ORIGINAL ARTICLE most parts of India. In view of the rising incidence of breast carcinoma and the prevailing controversies in its management, it is recommended that they should preferably be managed by surgical oncologists for improvement in the patient's outcome. CONCLUSION: Most common symptom was lump in breast among postmenopausal women from urban area. Lack of education was responsible for their delayed presentation. Left upper and outer quadrant being the commonest site, diagnostic accuracy of triple modality i.e. clinical, radiological and pathological assessment was 100%. Most patients in our set up are unable to afford mammography due to their poor socioeconomic background. Thus there is a need for developing other cost-effective screening modalities for breast cancer in addition to propagating breast selfexamination in masses, for early detection. REFERENCES: 1. Pal SK, Mittal B. Improving cancer care in India: Prospects and challenges. Asian Pac J Cancer Prev 2004; 5: 226-8. 2. Dumitrescu RG, Cotarla I. Understanding breast cancer risk-where do we stand in 2005? J Cell Mol Med 2005; 9: 208-21. 3. Chandra AB. Problems and prospects of cancer of the breast in India. J Indian Med Assoc 1979; 72: 43-5. 4. Chopra R. The Indian Scene. Journal of Clinical Oncology 2001; 19: S106-11. 5. Goel AK, Seenu V, Shukla NK, Raina V. Breast cancer presentation at a regional cancer center. Natl Med J India 1995; 8: 6-9. 6. Gajalakshmi CK, Shanta V, Swaminathan R, Sankaranarayanan R, Black RJ. A population-based survival study on female breast cancer in Madras, India. Br J Cancer 1997; 75: 771-5. 7. Nandakumar A, Anantha N, Venugopal TC, Sankaranarayanan R, Thimmasetty K, Dhar M. Survival in breast cancer: A population-based study in Bangalore, India. Int J Cancer 1995; 60: 593-6. 8. Gupta P, Sharma RG, Verma M. Review of breast cancer cases in Jaipur region. J Indian Med Assoc 2002; 100: 282-3, 286-7. 9. Malik IA. Clinico-pathological features of breast cancer in Pakistan. J Pak Med Assoc 2002; 52: 100-4. 10. Hospital Episode Statistics Vol. 2 1991/92. Department of Health. London: HMSO, 1995. 11. Anderson WF, Chatterjee N, Ershler WB, Brawley OW. Estrogen receptor breast cancer phenotypes in the Surveillance, Epidemiology, and End Results database. Breast Cancer Res Treat 2002; 76: 27-36. 12. Coughlin SS, Thompson TD, Hall HI, Logan P, Uhler RJ. Breast and cervical carcinoma screening practices among women in rural and nonrural areas of the United States, 1998-1999. Cancer 2002; 94: 2801-12. 13. Raina V, Bhutani M, Bedi R, Sharma A, Deo SV, Shukla NK, et al. Clinical features and prognostic factors of early breast cancer at a major cancer center in North India. Indian J Cancer 2005; 42: 36-41. 14. Nagpal BL, Singh A, Sehgal RK, Kaur P. Breast cancer in Punjab (a clinicopathological review of 640 cases). J Indian Med Assoc 1980; 75: 113-6. J of Evolution of Med and Dent Sci/ eISSN- 2278-4802, pISSN- 2278-4748/ Vol. 3/ Issue 19/May 12, 2014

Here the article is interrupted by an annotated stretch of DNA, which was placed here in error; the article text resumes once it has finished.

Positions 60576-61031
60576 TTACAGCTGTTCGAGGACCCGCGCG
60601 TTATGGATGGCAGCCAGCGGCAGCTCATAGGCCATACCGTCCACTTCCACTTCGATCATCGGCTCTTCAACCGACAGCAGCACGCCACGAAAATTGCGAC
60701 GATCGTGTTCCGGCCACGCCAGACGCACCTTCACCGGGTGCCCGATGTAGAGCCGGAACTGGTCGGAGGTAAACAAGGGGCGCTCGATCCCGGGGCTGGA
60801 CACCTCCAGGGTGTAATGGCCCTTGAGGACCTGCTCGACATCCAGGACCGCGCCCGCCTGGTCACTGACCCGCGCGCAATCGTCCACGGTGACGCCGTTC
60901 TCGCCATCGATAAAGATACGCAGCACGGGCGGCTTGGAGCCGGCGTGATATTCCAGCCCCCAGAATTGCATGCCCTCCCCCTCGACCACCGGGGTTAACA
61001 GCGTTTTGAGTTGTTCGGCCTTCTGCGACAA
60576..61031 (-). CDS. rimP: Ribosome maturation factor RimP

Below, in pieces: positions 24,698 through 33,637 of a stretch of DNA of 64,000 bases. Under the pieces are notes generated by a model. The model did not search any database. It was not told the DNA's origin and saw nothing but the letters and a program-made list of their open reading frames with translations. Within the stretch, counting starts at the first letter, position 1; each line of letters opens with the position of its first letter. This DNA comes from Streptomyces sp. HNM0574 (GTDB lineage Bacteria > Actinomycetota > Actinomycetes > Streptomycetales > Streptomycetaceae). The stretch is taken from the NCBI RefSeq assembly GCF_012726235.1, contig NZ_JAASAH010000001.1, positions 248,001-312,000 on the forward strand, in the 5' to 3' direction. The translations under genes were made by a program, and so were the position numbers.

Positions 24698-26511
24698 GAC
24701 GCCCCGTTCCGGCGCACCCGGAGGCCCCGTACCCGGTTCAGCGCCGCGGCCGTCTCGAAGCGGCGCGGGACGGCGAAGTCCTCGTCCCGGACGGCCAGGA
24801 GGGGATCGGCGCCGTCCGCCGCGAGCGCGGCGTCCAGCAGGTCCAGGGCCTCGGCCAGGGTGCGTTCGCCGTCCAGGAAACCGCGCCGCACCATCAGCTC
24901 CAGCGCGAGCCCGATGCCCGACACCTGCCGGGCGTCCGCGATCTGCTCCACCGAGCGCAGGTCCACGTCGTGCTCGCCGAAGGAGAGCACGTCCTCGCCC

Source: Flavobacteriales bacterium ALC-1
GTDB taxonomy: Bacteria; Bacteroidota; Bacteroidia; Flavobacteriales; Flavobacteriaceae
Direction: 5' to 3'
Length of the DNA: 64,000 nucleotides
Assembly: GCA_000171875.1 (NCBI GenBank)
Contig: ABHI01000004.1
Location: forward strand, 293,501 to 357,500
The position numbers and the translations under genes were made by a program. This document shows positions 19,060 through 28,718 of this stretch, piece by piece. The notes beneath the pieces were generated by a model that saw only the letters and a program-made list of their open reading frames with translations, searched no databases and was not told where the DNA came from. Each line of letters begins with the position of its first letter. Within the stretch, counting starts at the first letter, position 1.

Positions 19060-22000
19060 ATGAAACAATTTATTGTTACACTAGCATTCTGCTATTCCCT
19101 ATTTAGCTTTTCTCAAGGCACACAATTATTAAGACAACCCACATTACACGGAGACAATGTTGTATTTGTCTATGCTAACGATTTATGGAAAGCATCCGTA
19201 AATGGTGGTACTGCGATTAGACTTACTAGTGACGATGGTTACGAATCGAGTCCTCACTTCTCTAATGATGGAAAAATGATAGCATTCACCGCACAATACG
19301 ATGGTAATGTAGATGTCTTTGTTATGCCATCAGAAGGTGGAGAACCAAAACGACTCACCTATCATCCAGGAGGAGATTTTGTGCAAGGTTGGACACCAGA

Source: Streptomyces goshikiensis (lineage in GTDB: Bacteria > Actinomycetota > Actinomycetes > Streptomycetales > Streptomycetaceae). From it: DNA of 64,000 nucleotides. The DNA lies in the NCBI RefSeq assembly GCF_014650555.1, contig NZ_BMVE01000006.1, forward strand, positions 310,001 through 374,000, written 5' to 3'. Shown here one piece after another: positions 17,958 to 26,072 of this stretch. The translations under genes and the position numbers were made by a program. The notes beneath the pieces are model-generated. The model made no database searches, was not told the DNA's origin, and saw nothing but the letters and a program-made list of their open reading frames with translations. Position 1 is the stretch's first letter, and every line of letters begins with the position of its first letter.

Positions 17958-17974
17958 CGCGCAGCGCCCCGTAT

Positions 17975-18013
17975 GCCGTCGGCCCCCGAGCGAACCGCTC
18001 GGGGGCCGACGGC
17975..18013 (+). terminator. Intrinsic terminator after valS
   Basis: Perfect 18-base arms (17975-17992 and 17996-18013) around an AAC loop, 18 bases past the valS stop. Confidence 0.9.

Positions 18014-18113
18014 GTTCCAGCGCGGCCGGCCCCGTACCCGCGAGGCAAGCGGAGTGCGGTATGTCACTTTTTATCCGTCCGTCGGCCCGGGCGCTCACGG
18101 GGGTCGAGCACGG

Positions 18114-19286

ORIGINAL ARTICLE 15. Hussain MA, Ali S, Tyagi SP, Reza H. Incidence of cancer breast at Aligarh. J Indian Med Assoc 1994; 92: 296-7. 16. Perkins CI, Hotes J, Kohler BA, Howe HL. Association between breast cancer laterality and tumor location, United States, 1994-1998. Cancer Causes Control 2004; 15: 637-45. 17. Bharadwaj JA, Kendurkar SM, Vaidya PR. Age and symptomatology of menopause in Indian women. J Postgrad Med 1983; 29: 218-22. 18. Oyama T, Koibuchi Y, McKee G. Core needle biopsy (CNB) as a diagnostic method for breast lesions: Comparison with fine needle aspiration cytology (FNA). Breast Cancer 2004; 11: 33942. 19. Jan M, Mattoo JA, Salroo NA, Ahangar S. Triple assessment in the diagnosis of breast cancer in Kashmir. Indian J Surg. 2010; 72 (2):97-103. Presentation n % Isolated lump in breast 37 74.0 Fungating/ ulcerative growth 8 16.0 Combination 2 4.0 Isolated nipple discharge 2 4.0 Isolated pain in breast 1 2.0 Total 50 100.0 Table 1: Clinical presentation of Study subject
Duration n % 1 year 7 14.0 Total 50 100.0 Table 2 : Duration of Symptoms
Malignancy diagnosed Suspicious Types of lesions Microcalcifications Density Both calcification only lesions & density lesion No. of cases 13 12 18 07 Percentage 26 24 36 14 Table 3: Mammographic findings in diagnosing breast carcinoma cases
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USG findings Solid Benign Intermediate Malignant No. of cases 03 06 41 Percentage 06 12 82 Table 4: USG findings in carcinoma breast cases
Histological types Total no. of cases Percentage IDC(NOS) 45 90% Invasive Lobular Carcinoma 2 4% Colloid Carcinoma 1 2% Metaplastic Carcinoma 1 2% DCIS 1 2% Table 5: Various histological types as seen on FNAC in the study (n=50)
Methods of diagnosis
No. of cases diagnosed as Accuracy carcinoma breast (%) Clinical 45 90 USG 41 82 Mammography 43 86 FNAC 45 90 Trucut biopsy 05 100 TRIPLE ASSESMENT 50 100 Table 6: Diagnostic accuracy of different methods in diagnosing carcinoma breast AUTHORS: 1. Jyoti Valecha 2. Vivek Gupta 3. Jharna Mishra 4. Roshan Chanchlani PARTICULARS OF CONTRIBUTORS: 1. Assistant Professor, Department of Radiology, Chirayu Medical College and Hospital, Bhopal. 2. Assistant Professor, Department of Radiology, Chirayu Medical College and Hospital, Bhopal. 3. Assistant Professor, Department of Pathology, Chirayu Medical College and Hospital, Bhopal. 4. Associate Professor, Department of Surgery, Chirayu Medical College and Hospital, Bhopal.
NAME ADDRESS EMAIL ID OF THE CORRESPONDING AUTHOR: Dr. Roshan Chanchlani, # 1/6 - Idgah Kothi, Doctors Enclave, Near Filter Plant, Idgah Hills, Bhopal – 462001, M. P. E-mail: [email protected]
Date of Submission: 21/04/2014. Date of Peer Review: 22/04/2014. Date of Acceptance: 25/04/2014. Date of Publishing: 09/05/2014.
J of Evolution of Med and Dent Sci/ eISSN- 2278-4802, pISSN- 2278-4748/ Vol. 3/ Issue 19/May 12, 2014